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Unformatted text preview: multiple choice, 2 points) A production technology is characterized by all convex isoquants. Consider any two factor combinations that generate the same total product. Then a third factor combination which is the average of the other two factor combinations will generate a. b. c. d. the same total product once more. a greater output. a smaller output. Any of the above are possible situations. (multiple choice, 2 points) Any reduction in the total cost of producing two goods in the same plant, as opposed to producing them separately, is said to reflect a. b. c. d. economies of scale. economies of scope. constant returns to scale. increasing returns to scale. (short answer, 6 points) The graph is showing isoquants for a firm for three different production techniques, A, B, and C, all of them for the same given output of 250. In the long run, the firm is free to vary all inputs, and to choose the production technique. The firm is also able to use two production techniques simultaneously, if desired. a. If the relative price of factor 1 is very high, which technique is the firm most likely to be using in the long run? In the graph identify, and briefly explain, the firm's overall 250, that isoquant for the same level output, optimizes over choice of technique. Factor 2 A B C b. q=250 a. q=250 q=250 Factor 1 The isocost lines showing a very high relative price of factor 1 are very steep. Seeking to minimize the cost of producing the given level of output, the firm will most likely select technique A. [And if the firm does not, for the given relative price of factor 1, then there is an even higher relative price of factor 1 that would induce the firm to choose technique A.] Optimization over choice of technique entails finding the lower envelope durve of the three isoquants shown. That curve is the overall isoquant. [The only question here would be whether the firm is able to mix techniques, e.g. to use A half the time and B the remaining time. If it cannot, then the overall isoquant traces out the three isoquants shown. If it can mix techniques, then the overall isoquant contains two straight segments, which are portions of two straight lines. The first of these straight lines is tangent to both isoquant A and B, and the portion of the line is which lies between the two points of tangency, and similarly for the second straight line segment.] b. (multiple choice, 2 points) A firm is using a production function for which labor and capital are perfect complements. Then the shortrun total product curve with labor on the horizontal axis and for a fixed amount of capital a. b. c. d. e. slopes up as a straight line up to some point, then turns horizontal. is concave and shows a zero output when no labor is used at all. has a positive intercept. is a straight, upwardsloping line at every level of labor input. None of the above. (multiple choice, 2 points) In a market at longrun equilibrium, a. b. c. d. e. each firm's marginal profit is equal to zero. each firm's total profit is equal to zero. price is equal to longrun marginal cost. price is equal to longrun average cost. All of the above. (short answer, 6 points) This graph shows a firm's isoquants for various levels of output, as well as one isocost line. a. b. What is the significance of point A in this graph? With given factor prices, what is ths firm's output expansion path? Briefly explain. Capital A Labor a. b. [The point identified by the small circle should have been labeled `A'.] At point A, the firm is minimizing the cost of producing the output represented by the isoquant that runs through point A. Alternatively, at point A the firm is maximizing the output that can be produced at the total expense that is represented by the isocost line through point A. See graph. The line traces out all those points on the various isoquants where these isoquants have the same slope as at point A. (multiple choice, 2 points) A firm is using capital and labor in fixed proportions, i.e. capital and labor are perfect complements. Then an increase in the price of capital will a. b. c. d. e. cause the costs of producing any given level of output to rise. make the firm substitute capital for labor. make the firm substitute labor for capital. make the firm shut down. None of the above. (multiple choice, 2 points) In class it was argued that the term "fixed cost" is actually a misnomer, the reason being that. a. b. c. d. fixed costs are never really fixed, even in the short run. there are no fixed costs in the long run (other than possibly a licensing fee). this "cost" is not an opportunity cost, since there is nothing the firm can do in the short run to avoid these expenses. the magnitude of this cost depends on how much capital the firm is using. (short answer, 6 points) A firm's shortrun marginal cost and average total cost curves are shown on the right. a. b. Find this firm's average variable cost curve (AVC). This is a pricetaking, profitmaximizing firm. What is this firm's shortrun supply curve? (Consider the full range of prices, including prices close to zero.) $/q ATC MC AVC output q a. See graph. This AVC curve has the same vertical intercept as the marginal cost curve (MC), it slopes up, it lies everywhere below MC, and it also lies everywhere below ATC. Because MC is linear, AVC is linear as well and has half the slope of the MC curve. See graph. The firm's supply curve is the same as its marginal cost curve, except at low prices where it follows along the price axis and the quantity supplied is simply equal to zero. This meets the usual conditions, which are that the firms sells that amount of output where MC is equal to price whenever price is above AVC; otherwise it produces a quantity of zero. b. (multiple choice, 2 points) Compare the impact on consumer surplus of a price increase for two different market demands. The initial price and quantity demanded are the same. The change in consumer surplus will be greater for the demand curve that is a. b. c. d. more inelastic at all prices. more elastic at all prices. more elastic at prices above the initial price, but less elastic at lower prices. A comparison of this sort cannot be made. (multiple choice, 2 points) When we add consumer surplus and producer surplus to determine the total surplus for the market, s a. b. c. d. we value all buyers' and all sellers' dollars the same. some allowance is made for the fact that an extra dollar's worth of consumption is more valuable than an extra dollar's worth of profit. some allowance is made for the fact that an extra dollar's worth of consumption is more valuable for lowincome consumers. None of the above. (short answer, 6 points) This graph is showing a firm's longrun average cost curve (LRAC). a. The graph shows a second curve. What kind of a curve is this? Briefly explain. The point of tangency of the two curves and the associated output are of particular interest. What is the economic significance of the point of tangency? Find the firm's longrun marginals cost curve (LRMC) based on the LRAC of this graph. $/q ATC LRAC b. LRMC c. output q a. b. c. That curve is a shortrun average total cost curve (ATC, or SRATC). It is a restricted cost curve that is why it lies almost everywhere above LRAC. At the point of tangency, the firm is using the longrun optimal amount of capital for the output identified by that point. That is why the height of the ATC at that output is the same as that of LRAC. See graph. LRMC has to have the same vertical intercept, lies below LRAC whenever LRAC slopes down, lies above LRAC whenever LRAC slopes up, and therefore passes through the minimum of LRAC from below. [The geometry of LRMC relative to LRAC is the same as that of MC compared with AVC. (multiple choice, 2 points) A firm uses a production function that displays constant returns to scale at every level of output, and all of its isoquants have the regular, convex shape. (I.e. the factors of production are not perfect substitutes or perfect complements.) Then a. b. c. d. the marginal product of each input diminishes with increased use of that input. the marginal product of each input has to be constant. the firm is also experiencing economies of scope. the firm is also experiencing diseconomies of scale. (multiple choice, 2 points) Consider a firm that minimizes the cost of producing a given output. Then a. b. c. d. e. the marginal cost of increasing output by using more of one factor at a time will be the same for all factors. the marginal product per dollar spent on each factor must be the same. the slope of the isoquant equals the slope of the isocost line at the factor combination chosen by the firm. All of the above. None of the above. (short answer, 6 points) The graph on the right shows the longrun market supply curve for razor blades. a. What type of market is this? Is this a constantcosts, increasingcosts, or decreasingcosts market? How do you know? Suppose there is a technological breakthrough and that with the new technology each firm is able to produce 20% more output than before [from any given quantity of resources]. Suppose also that all factor prices remain the same. Show and briefly explain the chasnges in market equilibrium resulting from this change in technology. Suppose instead that with all factors having become more productive, all factor prices rise by 20%. In this alternative situation, what will be the changes in market equilibrium? Price D b. LRS P1 P2 new LRS c. Q1 Q2 Quantity Q a. b. c. This is a constantcost (constantcosts) market, as is seen from the fact that LRS is horizontal, meaning that the longrun average cost of production of each firm is invariant to the market output. The ability to produce 20% more output from given resources, i.e. at given total cost, means that the total cost of producing any given output will be 20% less than before. Then the average cost, too, will be 20% less. That gives the new longrun supply curve shown in the graph. As a result, the longrun market equilibrium position moves from P1 and Q1 to P2 and Q2. The new equilibrium price is 20% less than before. The increase in factor prices shifts the LRS upwards in a parallel fashion and neutralizes the impact of the increase in productivity on the LRS curve. One should expect that the market equilibrium will remain the same. [Note that this is not entirely accurate because 0.8 (the fraction of unit cost remaining the 20% reduction) times 1.2 (the factor of increase in unit cost due to the increase in factor prices by 20%) is not equal to 1.0. It is equal to 0.96. In other words, it is more accurate to say that the final LRS curve is positioned 4% below the initial LRS curve, that the new longrun equilibrium price is 4% below the initial price, and that the new equilibrium output exceeds the initial output. That said, both answers (no change in LRS, drop in LRS by 4%) are acceptable to me.] (multiple choice, 2 points) A firm that experiences increasing returns to scale over some range of output will also a. b. c. d. e. experience economies of scale over the same range of output. find that its longrun average costs are constant. find that its longrun average costs are increasing as well. All of the above are possible. None of the above. (multiple choice, 2 points) A pricetaking firm operating in the short run finds that the price of the product is below its lowest average total cost but also above its lowest average variable cost. Then the best the firm can do is a. b. c. d. to exit the market. to produce an output of zero but remain in the market. to produce the output at which average variable cost bottoms out, which is positive. to product the output where price is equal to marginal cost, which is positive. (short answer, 6 points) Suppose the market for compact fluorescent light bulbs (CFL bulbs) is a decreasingcost market. The diagram is showing the market demand for CFL bulbs. a. Show, and briefly explain, the longrun market supply curve. Identify the longrun market equilibrium price and quantity. Trace the effects on the longrun equilibrium in this market of an increase in demand. What will be the effect on the longrun equilibrium price and on the longrun equilibrium quantity? Price D D2 b. P1 P2 Q1 Q2 Quantity Q a. b. Because this is a decreasingcost market, the longrun market supply curve (LRS) slopes down. The longrun market equilibrium occurs at the point of intersection with the demand curve, at P1 and Q1. [The graph shows an LRS curve that intersects the demand curve once. But the LRS curve might have two (or more) intersections with the demand curve in different places, meaning that there would be multiple longrun equilibria.] Demand rises to D2, the new market equilibrium occurs at price P2 and quantity Q2. Because LRS slopes down, the new longrun equilibrium price is less than before and the increase in the market equilibrium quantity excees the increase in demand. (multiple choice, 2 points) When a pricetaking, profit maximizing firm with rising marginal costs sees a price increase in the market, then in general the increase in the firm's producer surplus will a. b. c. d. e. be equal to the change in price times quantity supplied. be equal to the change in price times the change in quantity supplied. be equal to price times quantity. exceed the increase in price times the initial quantity supplied. None of the above. (multiple choice, 2 points) For a demand curve with a constant price elasticity of 1 at every price, a. b. c. d. consumer spending falls whenever price increases. consumer spending falls whenever there is a price decrease. consumer surplus, measured as the area below the demand curve and above the price line, is infinite. None of the above. (short answer, 6 points) Suppose the U.S. can import any quantity of rechargeable batteries at the world price without influencing the world price. There is a domestic supply of such batteries, shown in the graph as the curve labeled S. The graph also shows the demand of U.S. buyers of such batteries. There is an import tariff, which raises the price in the U.S. market above the world price by the unit tariff; see graph. Consider the alternative trade policy of an import quota. More specifically, suppose the tariff is replaced with a quota that allows that amount to be imported, but no more, that is imported with the given tariff. If the tariff were to be replaced with a quota, how would this change in trade policy affect price and quantity for U.S. buyers and U.S. sellers? Price S world price + tariff world price D Qs For U.S. buyers and sellers, price and quantity would be the same as under the quota policy. Qd Quantity Q Note that it is not strictly required to use the graph to answer this question. But it is convenient. In reference to the graph, under the quota policy one must search for one price applying equally to U.S. buyers and U.S. sellers at which the difference between the U.S. quantity demanded and the U.S. quantity supplied is precisely equal to the import quota. Because the quota was determined as the equilibrium import quantity under the tariff, that price will be the same as that which results from the tariff. And then the quantities demanded and supplied in the U.S. market will be the same as well. [There is an important difference between the two policies, but which this problem does not ask about. The tariff delivers revenues to the U.S. government, whereas the quota policy does not, unless the quota licenses are auctioned off and the auction delivers the maximum market value of the licenses, reflecting the quota rents. Otherwise the Treasury comes out worse. That leaves the question of who secures those surpluses/rents. If the quota licenses are simply given away, say by lottery, but only to U.S. companies, the market value of the licenses will be captured by someone in the United States, though not by the Treasury. But the quota licenses might also go to foreign companies, in which case the overall sum of U.S. surpluses will be less. But the overall U.S. surplus would also be less if U.S. companies are awarded licenses in response to lobbying efforts on their part, not by lottery, giving them an incentive to lobby then these companies will be spending resources in trying to secure of those licenses, resources that are then no longer available for directly productive uses. The "winners" among the lobbying firms capture the quota rents, but the total amount of resources spent before the licenses are even awarded may be as large as those rents, so that in the aggregate the net social value of those rents may be reduced to zero.] ...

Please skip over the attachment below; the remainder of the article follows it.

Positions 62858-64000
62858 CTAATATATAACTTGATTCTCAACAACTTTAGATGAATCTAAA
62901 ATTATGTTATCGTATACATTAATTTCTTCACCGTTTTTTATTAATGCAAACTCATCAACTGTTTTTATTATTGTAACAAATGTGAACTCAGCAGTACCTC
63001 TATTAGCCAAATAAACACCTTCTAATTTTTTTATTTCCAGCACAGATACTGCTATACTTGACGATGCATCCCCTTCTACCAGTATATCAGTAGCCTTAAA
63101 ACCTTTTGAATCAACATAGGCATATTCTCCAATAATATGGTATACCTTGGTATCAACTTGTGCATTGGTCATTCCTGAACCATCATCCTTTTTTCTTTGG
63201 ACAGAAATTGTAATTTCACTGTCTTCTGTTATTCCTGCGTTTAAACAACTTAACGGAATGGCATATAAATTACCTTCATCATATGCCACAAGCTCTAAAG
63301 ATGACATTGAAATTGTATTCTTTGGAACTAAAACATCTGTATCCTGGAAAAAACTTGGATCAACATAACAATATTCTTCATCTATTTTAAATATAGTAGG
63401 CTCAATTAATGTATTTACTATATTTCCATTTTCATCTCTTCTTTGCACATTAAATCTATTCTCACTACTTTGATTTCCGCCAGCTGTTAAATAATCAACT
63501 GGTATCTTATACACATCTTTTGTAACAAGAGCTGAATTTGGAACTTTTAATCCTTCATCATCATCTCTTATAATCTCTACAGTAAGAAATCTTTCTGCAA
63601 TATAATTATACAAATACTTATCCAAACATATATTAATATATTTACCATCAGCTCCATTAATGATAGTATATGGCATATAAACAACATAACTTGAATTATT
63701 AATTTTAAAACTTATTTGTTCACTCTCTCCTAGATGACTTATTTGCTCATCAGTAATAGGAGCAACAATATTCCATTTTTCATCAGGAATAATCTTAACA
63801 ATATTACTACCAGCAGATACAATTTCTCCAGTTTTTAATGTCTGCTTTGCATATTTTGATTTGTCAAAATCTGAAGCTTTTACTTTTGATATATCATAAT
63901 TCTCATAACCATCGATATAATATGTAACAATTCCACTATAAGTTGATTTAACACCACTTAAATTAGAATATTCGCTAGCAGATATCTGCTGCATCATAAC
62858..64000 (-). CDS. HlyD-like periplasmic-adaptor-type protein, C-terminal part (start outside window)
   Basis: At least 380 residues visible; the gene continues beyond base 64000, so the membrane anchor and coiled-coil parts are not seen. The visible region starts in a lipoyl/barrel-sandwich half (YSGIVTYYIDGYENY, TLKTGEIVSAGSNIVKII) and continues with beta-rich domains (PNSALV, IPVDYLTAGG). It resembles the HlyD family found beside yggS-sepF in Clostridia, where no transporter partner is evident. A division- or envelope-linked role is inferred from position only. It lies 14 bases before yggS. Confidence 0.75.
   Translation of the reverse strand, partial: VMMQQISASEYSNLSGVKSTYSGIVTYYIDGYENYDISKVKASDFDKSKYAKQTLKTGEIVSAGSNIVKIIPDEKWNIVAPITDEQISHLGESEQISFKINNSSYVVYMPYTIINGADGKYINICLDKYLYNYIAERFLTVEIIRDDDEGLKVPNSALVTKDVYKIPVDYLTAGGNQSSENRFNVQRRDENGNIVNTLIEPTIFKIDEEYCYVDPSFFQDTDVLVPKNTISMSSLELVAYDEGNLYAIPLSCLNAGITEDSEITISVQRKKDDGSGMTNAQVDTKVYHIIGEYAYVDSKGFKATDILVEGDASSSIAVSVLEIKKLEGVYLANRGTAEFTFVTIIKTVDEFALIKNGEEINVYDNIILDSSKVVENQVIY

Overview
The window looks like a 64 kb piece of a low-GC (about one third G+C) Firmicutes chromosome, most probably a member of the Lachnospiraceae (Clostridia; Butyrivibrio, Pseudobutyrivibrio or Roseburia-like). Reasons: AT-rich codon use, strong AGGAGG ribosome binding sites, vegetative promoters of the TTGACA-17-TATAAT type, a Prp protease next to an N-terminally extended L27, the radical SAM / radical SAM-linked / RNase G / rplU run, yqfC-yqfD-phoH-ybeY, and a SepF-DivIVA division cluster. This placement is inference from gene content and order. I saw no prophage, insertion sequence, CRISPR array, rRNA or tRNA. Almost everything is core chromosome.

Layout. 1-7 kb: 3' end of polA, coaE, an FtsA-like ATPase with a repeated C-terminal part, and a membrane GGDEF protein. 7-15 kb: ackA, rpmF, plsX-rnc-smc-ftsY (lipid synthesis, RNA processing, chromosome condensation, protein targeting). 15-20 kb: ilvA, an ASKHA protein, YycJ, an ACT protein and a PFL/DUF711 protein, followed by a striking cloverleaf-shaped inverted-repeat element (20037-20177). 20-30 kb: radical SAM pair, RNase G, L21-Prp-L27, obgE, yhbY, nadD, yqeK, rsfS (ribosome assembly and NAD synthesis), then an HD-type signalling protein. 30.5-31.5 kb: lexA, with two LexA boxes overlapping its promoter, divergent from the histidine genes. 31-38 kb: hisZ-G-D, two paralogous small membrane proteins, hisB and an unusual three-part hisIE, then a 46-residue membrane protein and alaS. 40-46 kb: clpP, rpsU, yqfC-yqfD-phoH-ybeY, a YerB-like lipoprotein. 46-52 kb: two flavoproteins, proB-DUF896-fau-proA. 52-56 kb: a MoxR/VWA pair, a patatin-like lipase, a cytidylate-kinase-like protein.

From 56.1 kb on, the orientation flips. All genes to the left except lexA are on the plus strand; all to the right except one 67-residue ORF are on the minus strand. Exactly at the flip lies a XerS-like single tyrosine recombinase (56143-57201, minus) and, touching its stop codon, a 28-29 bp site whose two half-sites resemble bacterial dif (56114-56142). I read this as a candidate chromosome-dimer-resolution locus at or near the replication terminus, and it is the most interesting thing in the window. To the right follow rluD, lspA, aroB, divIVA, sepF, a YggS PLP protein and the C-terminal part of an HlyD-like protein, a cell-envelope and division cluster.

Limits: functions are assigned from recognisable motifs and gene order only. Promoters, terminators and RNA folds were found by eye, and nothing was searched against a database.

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This note was uploaded on 04/08/2008 for the course ECON 605 taught by Professor Schmidt during the Spring '08 term at New Hampshire.